October 10, 2008
Discovery Channel
Eric Bland

The effects wear off after several months, but replaying the games restores them.

As we age, typically silent neurons in the brain start firing randomly, says Joe Hardy of Posit Science. Scientists aren’t entirely sure why this happens, but the increase in activity creates excessive noise. What is clear is that Posit’s games help turn down the extra noise and let the brain focus on what is important.

The games train players to identify and track objects amid cluttered backgrounds. In one game, Jewel Diver, a player must keep track of multiple hidden jewels while traveling around a cluttered screen. When driving, the honed ability translates into a better ability to track cars, pedestrians and other roadside objects.

In another game, Route 66, the player identifies a car or truck in the center of the screen while keeping track of periphery signs. Route 66 improves on a player’s useful field of vision, or the ability to quickly identify important details and react appropriately to them.

Allstate says that depending on the results of its study, expected to last until March, it may offer drivers a discount on their automobile insurance if they complete the games.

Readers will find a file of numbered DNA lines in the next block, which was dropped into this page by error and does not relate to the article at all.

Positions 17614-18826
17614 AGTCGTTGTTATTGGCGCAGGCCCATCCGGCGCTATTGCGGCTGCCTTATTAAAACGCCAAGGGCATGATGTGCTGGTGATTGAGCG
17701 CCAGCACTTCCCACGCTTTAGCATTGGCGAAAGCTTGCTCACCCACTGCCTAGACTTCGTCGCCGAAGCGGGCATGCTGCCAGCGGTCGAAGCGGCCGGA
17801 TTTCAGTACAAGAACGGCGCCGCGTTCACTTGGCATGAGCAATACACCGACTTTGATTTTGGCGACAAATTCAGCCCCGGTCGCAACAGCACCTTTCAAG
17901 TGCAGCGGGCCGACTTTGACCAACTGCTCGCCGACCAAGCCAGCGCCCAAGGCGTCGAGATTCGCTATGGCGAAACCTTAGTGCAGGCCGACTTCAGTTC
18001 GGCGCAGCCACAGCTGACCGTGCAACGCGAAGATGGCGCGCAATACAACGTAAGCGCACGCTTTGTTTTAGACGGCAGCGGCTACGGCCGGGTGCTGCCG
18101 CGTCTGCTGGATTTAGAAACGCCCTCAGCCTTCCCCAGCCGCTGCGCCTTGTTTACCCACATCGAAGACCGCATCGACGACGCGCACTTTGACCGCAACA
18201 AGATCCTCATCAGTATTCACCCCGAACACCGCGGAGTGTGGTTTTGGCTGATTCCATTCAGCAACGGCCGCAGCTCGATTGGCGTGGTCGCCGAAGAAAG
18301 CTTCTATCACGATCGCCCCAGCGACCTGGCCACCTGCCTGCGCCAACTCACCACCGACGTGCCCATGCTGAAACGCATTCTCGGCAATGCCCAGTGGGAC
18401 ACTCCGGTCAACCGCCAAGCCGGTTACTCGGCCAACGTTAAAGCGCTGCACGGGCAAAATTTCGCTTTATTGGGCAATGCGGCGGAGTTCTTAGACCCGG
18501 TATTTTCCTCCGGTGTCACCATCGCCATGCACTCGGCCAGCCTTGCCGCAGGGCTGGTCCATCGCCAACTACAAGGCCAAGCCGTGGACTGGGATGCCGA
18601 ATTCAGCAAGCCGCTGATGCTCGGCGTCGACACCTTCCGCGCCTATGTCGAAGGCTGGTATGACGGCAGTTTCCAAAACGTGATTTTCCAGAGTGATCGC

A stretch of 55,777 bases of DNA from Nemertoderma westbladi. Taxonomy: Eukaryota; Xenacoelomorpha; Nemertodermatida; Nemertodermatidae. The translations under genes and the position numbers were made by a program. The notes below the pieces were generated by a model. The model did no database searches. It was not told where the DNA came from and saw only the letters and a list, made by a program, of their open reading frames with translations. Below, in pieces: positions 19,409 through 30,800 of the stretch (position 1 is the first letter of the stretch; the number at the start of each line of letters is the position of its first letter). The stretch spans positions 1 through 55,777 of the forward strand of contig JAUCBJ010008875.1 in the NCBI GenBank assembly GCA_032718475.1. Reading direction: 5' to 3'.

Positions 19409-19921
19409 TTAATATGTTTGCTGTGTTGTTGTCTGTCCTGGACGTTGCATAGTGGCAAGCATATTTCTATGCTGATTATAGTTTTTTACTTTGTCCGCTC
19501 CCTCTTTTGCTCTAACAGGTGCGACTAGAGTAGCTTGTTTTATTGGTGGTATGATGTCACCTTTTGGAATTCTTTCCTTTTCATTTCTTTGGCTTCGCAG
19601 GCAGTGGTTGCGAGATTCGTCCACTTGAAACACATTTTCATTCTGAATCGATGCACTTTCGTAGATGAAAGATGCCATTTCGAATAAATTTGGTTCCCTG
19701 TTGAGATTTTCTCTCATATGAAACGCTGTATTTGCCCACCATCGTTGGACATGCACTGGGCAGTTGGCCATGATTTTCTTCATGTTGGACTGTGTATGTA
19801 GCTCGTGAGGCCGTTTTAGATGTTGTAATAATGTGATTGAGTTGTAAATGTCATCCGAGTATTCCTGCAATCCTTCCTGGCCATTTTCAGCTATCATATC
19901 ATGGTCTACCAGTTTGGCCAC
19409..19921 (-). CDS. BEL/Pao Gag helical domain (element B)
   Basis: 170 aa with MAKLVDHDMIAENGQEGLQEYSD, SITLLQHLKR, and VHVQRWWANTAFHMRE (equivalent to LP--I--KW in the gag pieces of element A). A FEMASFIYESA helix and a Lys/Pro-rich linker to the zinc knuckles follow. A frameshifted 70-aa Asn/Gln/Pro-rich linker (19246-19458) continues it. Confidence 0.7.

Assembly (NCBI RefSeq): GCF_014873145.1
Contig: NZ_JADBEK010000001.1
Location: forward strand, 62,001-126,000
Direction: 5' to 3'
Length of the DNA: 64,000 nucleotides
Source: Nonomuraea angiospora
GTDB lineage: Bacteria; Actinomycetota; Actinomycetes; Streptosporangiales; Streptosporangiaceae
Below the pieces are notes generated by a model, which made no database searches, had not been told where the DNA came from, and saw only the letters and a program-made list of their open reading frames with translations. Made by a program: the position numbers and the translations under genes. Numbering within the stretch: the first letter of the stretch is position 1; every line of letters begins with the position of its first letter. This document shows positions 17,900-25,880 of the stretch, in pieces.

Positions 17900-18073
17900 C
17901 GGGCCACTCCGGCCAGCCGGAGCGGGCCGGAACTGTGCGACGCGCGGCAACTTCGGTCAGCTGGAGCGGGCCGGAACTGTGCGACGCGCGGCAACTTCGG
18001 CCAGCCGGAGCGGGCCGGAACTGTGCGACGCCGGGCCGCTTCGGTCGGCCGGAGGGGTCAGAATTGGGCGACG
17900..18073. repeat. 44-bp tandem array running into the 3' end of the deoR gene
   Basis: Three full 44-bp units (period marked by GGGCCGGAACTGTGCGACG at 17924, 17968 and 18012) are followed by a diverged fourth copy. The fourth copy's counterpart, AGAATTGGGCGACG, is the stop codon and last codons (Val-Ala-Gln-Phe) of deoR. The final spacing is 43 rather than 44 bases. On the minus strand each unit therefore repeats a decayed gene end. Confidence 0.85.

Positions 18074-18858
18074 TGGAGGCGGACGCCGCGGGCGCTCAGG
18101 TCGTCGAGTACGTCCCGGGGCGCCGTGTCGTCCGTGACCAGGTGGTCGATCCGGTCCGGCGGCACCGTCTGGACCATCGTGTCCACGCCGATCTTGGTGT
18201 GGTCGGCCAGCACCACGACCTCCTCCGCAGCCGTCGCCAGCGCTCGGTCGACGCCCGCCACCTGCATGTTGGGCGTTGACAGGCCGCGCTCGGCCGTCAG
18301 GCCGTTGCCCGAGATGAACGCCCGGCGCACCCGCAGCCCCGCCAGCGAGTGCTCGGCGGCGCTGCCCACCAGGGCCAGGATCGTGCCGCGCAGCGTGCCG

InSight, which retails for about $495 but Allstate provided free of charge, is actually Posit’s second brain-training game. It first was focused not on visual but auditory training. Posit is developing brain-training games for other senses, and other groups, such as high-risk teenage drivers.

While it remains to be seen if Posit’s software will change the insurance industry, it is already changing how scientists view the brain.

“In the past we thought that the brain was this static object, and after it became fully developed it slowly declined,” said Hardy. “Now through the right exercises you can maintain a high level of function coupled with the experience age brings.”